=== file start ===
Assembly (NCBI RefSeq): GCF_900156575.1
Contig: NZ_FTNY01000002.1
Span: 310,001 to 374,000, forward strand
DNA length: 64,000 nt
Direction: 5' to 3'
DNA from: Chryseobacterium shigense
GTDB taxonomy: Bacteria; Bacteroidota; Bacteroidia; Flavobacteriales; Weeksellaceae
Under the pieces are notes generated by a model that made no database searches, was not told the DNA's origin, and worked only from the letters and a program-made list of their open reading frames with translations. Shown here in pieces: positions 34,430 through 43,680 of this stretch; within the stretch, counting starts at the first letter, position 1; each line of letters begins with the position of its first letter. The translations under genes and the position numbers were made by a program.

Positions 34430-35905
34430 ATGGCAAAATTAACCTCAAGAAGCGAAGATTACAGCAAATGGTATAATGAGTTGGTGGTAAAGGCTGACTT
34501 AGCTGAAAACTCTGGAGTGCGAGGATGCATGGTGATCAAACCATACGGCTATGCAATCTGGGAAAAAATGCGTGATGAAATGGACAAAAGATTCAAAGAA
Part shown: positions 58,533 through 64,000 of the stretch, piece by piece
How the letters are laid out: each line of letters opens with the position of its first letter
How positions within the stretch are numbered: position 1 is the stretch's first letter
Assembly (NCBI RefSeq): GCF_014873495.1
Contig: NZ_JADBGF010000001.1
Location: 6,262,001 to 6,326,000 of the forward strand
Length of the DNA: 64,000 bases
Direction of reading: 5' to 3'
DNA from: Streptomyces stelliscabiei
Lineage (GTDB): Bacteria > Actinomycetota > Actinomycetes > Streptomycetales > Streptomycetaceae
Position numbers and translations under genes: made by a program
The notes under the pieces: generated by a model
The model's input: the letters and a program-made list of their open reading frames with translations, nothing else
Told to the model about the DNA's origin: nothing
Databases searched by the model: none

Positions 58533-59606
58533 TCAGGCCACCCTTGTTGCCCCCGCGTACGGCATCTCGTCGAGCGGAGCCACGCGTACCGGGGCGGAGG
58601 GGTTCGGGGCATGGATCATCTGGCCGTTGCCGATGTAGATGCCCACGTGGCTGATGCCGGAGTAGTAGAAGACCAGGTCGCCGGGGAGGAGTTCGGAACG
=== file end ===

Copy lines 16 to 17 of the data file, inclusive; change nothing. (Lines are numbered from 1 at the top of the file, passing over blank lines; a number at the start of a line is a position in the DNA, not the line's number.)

Contig: NZ_JADBGF010000001.1
Location: 6,262,001 to 6,326,000 of the forward strand